NORRIS: You've always talked so openly and frankly, so much, about your husband's death.

Ms. RIVERS: Well, it was a major thing in my life, and I work very hard — we're talking seriously now — for suicide survivors. And I think that I've become, in a way, a very good example of life goes on, you will be happy again, and mainly, it ain't your fault.

NORRIS: You know, Joan, a lot of your humor is very - is self-deprecating, and sometimes you turn the mirror on yourself, and you do it for laugh, but the knife that you use is very sharp. How do you draw the line there, if you're the butt of your own joke, to make sure that you walk off that stage with yourself intact, with your head held high.

Ms. RIVERS: Oh, my head is never held high.

(Soundbite of laughter)

Ms. RIVERS: I just go for the joke, my God. I am so bored with everybody worrying, will this offend? I am so bored with political correctness. I mean, I play a lot of these wonderful Indian casinos, and I talk about how ugly Pocahontas was. And, you know, every once in a while the elders would get a little upset. But, you know, that's why Lewis and Clark ran across the country because she was running behind them, wait for me guys. You know, it's just funny. Things - everyone should just calm down.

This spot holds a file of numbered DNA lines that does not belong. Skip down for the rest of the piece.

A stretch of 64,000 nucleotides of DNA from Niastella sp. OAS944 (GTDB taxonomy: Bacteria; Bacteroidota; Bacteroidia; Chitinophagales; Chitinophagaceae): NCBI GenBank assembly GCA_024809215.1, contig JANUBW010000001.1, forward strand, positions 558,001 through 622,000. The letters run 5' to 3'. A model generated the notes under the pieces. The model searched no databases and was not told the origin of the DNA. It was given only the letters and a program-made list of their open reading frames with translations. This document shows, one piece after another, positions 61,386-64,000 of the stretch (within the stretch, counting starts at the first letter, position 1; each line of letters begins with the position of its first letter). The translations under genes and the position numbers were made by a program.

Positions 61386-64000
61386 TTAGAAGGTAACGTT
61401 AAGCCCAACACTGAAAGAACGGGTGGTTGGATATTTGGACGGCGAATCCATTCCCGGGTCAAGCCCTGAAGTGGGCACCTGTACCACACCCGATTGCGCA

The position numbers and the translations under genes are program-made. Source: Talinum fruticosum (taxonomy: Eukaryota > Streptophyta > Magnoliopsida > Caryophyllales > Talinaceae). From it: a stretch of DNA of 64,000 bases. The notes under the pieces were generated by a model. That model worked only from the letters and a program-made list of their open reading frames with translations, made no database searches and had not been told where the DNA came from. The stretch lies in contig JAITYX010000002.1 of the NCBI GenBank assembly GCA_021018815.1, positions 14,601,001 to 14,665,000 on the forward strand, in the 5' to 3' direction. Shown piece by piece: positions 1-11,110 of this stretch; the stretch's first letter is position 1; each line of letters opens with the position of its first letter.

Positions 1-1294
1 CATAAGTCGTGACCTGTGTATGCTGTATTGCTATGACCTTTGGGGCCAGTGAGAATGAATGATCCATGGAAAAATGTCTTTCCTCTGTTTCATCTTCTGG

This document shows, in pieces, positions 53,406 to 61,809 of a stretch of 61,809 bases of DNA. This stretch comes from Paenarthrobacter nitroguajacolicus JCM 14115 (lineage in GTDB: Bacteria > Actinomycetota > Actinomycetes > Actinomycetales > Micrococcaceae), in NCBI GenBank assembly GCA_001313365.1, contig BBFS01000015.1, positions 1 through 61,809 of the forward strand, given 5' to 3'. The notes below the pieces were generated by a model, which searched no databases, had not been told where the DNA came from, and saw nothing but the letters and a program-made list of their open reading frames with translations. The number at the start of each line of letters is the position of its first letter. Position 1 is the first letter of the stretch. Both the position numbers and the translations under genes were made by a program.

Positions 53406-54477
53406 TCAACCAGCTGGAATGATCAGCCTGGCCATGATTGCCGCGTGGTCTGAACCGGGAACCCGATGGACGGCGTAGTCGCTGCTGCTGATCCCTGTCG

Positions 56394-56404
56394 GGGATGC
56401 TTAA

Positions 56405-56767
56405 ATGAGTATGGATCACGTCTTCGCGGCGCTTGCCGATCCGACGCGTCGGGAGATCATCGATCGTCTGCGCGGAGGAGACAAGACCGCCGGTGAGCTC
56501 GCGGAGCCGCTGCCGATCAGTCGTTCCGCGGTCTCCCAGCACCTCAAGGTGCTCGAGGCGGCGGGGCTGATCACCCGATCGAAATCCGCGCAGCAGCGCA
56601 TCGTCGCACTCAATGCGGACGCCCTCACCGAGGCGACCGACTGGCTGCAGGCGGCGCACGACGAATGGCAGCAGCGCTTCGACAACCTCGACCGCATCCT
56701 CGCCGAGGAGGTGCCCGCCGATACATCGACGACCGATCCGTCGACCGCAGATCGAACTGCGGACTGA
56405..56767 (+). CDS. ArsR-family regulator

Filipinos do eat dog. I have a Filipino neighbor who says, I don't eat dog and she's standing there with a leash hanging out of her mouth. It's okay. It's okay. It's a national custom. That's fine.

NORRIS: I'm listening to you; lord, I can imagine the letters that we're going to get.

Ms. RIVERS: I know. But so what? I don't get it. If everyone would just relax, we'd all be much happier.

NORRIS: How do you choose your subjects? Because I remember there was a time when you really had it in for Elizabeth Taylor.

Ms. RIVERS: Yeah. We'll everybody did. But I…

NORRIS: Oh, no. You really had it in for Elizabeth Taylor.

Ms. RIVERS: I had the best Elizabeth Taylor jokes. Yes. I was the first one to say she's fat.

NORRIS: Actually, I remember the joke. The joke that I remember is you said that she would stand in front of a microwave…

Ms. RIVERS: And yell, hurry. She went to Sea World, she saw Shamu. She said, does he come with mustard? I don't know. You know - there were a million jokes. But you know, I never wanted to hurt her. And she's a very good friend of a friend of mine, Ronnie McDowell, the actor, and I said, ask her. If it's really annoying her, I'll stop. And she said - she had such self-confidence - and she said, tell Joan, it doesn't hurt me where I live.

NORRIS: Are people afraid of you?

Ms. RIVERS: Not the smart ones.


Ms. RIVERS: You know, I mean, I love being on the red carpet and Julia Roberts would come over and say to me. Okay, say it to my face. Or Sarah Jessica Parker would say, look at the shoes, are they ridiculous or what? Those are the ones that you adore.